The national athletic association in the United States has looked at junior A hockey in Canada and has said, “This is amateur hockey. The players from those programs are eligible for our scholarships.” Anybody who plays a game in major junior hockey loses his eligibility. They have a common sense approach to what is amateur here, and this is an amateur grassroots organization; it's not a business operation.
    This also applies to junior B teams in the country and midget hockey as well--triple A midget hockey. I'm concerned about the application of these kinds of rules. The parents entrust their kids to these teams to put them in homes and take care of them.


     Thanks, Brian.
    We'll move to Mr. Pacetti now.
    Thank you, Mr. Chairman.
    Thank you, Brian.
    Please take me through the steps again. We went through this at the last Parliament, and we had a few issues with the previous bill. One of the major issues--and I see it's still here--was the non-profit organization, where we determined that teams like the Winnipeg Blue Bombers were a non-profit organization. I think there's another CFL team that's also non-profit.
    The Saskatchewan Roughriders.
    Yes, the Saskatchewan Roughriders. That's right.
    I think you tighten it up here by restricting the people to under 21 years of age. But you just said junior A teams versus major junior.... How do you define it? It doesn't necessarily say that in the bill. If it's non-profit, it's non-profit. I think some of the junior teams are also non-profit organizations.
    The vast majority of the major junior teams that I know of are privately owned. The owners are wealthy. They're real money-makers, so they would not be eligible for this program.
     There may be some major junior teams that are quite comparable to the junior A teams, in the sense that they're in very small markets and they don't have deep pockets. They might get the benefit of it, but it would be a very small fraction of them.
    In comparing the amount you requested last time--I think it was $8,200, versus $4,200 now--what happens if somebody is actually paid more than the $4,200? Take me through that. If somebody receives more than the $350, how does that work?
    I would say anything over this amount, Massimo, would be subject to the tax rules.
    I guess this is a question for the financial officials. So they'd still be determined to have an employer-employee relationship and not a coach-organization-player relationship?
    There's nothing in this bill that changes the relationship between the player and the team. If they are employees now, they will still be employees afterwards.
     Does this bill protect the allowance from not being considered part of CPP and the EI? CPP may have a $3,500 deductible, but it's still going to have a $700 difference if somebody gets to $4,200. Does the $3,500 exemption kick in after the $4,200, or does it kick in from dollar one, including the allowance?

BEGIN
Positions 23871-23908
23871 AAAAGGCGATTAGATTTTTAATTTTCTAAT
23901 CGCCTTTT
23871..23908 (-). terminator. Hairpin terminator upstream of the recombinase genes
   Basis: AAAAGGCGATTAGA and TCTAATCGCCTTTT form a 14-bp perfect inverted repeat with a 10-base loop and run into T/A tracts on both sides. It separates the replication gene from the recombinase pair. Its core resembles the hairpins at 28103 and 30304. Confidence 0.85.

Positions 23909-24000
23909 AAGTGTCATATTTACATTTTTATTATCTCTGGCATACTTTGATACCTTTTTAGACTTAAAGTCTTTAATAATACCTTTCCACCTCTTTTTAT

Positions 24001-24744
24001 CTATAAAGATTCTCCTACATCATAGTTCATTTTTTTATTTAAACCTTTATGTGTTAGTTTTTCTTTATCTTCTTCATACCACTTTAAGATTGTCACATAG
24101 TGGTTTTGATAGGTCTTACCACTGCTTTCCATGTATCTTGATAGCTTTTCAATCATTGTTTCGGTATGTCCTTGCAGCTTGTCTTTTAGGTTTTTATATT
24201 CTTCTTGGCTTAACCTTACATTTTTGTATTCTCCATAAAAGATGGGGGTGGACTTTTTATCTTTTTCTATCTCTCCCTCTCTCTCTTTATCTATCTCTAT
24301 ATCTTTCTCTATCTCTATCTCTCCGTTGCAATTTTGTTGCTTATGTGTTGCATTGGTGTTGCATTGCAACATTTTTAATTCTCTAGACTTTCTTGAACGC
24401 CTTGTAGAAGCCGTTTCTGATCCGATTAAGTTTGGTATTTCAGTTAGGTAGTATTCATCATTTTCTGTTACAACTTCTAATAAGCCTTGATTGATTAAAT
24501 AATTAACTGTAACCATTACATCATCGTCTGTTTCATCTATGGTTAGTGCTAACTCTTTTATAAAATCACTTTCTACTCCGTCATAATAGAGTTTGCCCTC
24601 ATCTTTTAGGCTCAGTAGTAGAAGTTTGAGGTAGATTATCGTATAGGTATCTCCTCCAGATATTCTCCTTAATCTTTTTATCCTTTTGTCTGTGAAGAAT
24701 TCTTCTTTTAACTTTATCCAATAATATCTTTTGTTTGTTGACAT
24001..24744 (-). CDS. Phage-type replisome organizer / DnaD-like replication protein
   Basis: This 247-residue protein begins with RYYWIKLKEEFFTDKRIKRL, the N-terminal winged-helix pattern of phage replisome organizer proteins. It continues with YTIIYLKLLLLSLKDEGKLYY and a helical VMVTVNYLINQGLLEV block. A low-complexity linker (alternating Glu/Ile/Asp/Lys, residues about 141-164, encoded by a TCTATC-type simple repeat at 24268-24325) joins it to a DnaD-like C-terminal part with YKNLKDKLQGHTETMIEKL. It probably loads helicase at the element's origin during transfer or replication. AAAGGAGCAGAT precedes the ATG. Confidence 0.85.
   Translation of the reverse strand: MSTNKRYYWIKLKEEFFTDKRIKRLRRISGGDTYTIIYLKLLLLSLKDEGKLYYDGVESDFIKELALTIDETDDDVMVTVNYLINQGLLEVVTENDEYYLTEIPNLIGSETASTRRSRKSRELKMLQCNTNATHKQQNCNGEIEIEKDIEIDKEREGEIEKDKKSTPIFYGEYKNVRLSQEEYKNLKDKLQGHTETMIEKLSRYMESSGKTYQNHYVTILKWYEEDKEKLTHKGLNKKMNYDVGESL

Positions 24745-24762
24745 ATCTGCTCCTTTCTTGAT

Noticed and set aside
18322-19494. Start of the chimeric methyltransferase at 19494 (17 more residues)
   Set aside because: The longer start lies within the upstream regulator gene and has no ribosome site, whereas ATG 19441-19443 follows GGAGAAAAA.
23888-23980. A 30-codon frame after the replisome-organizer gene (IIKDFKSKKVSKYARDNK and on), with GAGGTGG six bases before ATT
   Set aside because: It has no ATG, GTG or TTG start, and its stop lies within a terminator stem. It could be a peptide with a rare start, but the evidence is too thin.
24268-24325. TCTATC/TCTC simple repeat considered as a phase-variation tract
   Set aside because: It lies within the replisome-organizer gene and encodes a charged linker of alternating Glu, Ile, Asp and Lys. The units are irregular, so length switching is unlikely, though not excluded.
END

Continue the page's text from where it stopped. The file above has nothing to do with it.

I'm not positive. I think it's after the $3,500.
    So the allowance would be considered--
    Non-taxable. It would be non-taxable and therefore not income for the purpose of the pension plan as well. I believe that's the case, but I'm not certain.
    In the bill, Brian, you have the “taxpayer is registered during the year”. Does that mean he has to be registered for just one day and then he qualifies for twelve months? You're paying the allowance on a twelve-month basis.
    I think “registered” would mean they're an active, full-time player with the hockey team. If they get cut from the team, they would no longer be part of the team. I don't know why the team would be worried about somebody who isn't there anymore. If they get cut, they move back to their communities. The team isn't going to provide room and board for them. It's the organization that gets audited and assessed; it's not the individual. That's the difficulty with this arrangement. They just don't have the money.
    I don't know if you're aware, but in Saskatchewan you have pretty good junior football. In my riding there's a pretty good football team, but they don't get paid at all. I think out west some of the junior football players get paid. Is that going to affect that?
    I think their cut-off age is 22, so they'd be ineligible unless they change their rules. Most of the junior players--the Saskatoon Hilltops, and the University of Regina Rams--are attending university. They're living in Regina or Saskatoon as full-time university students, and this is something they do with their schooling. It's not much different from playing football for Laval or the University of Saskatchewan Huskies. I don't really think it would be a concern.
     Thank you very much, Mr. Pacetti.
    Thank you very much to our panel. We appreciate your time very much, and the time you gave to come here to be with us today.
    We'll proceed now. Committee members, I'll explain how we structured the meeting today, and of course I'm open to the will of the committee. We've allowed 40 minutes for each of the bills and then 40 minutes to deal with clause-by-clause on the bills. If it's the will of the committee to continue the discussion, then we won't have time for clause-by-clause, and we'll have to move to another meeting to deal with the clause-by-clause.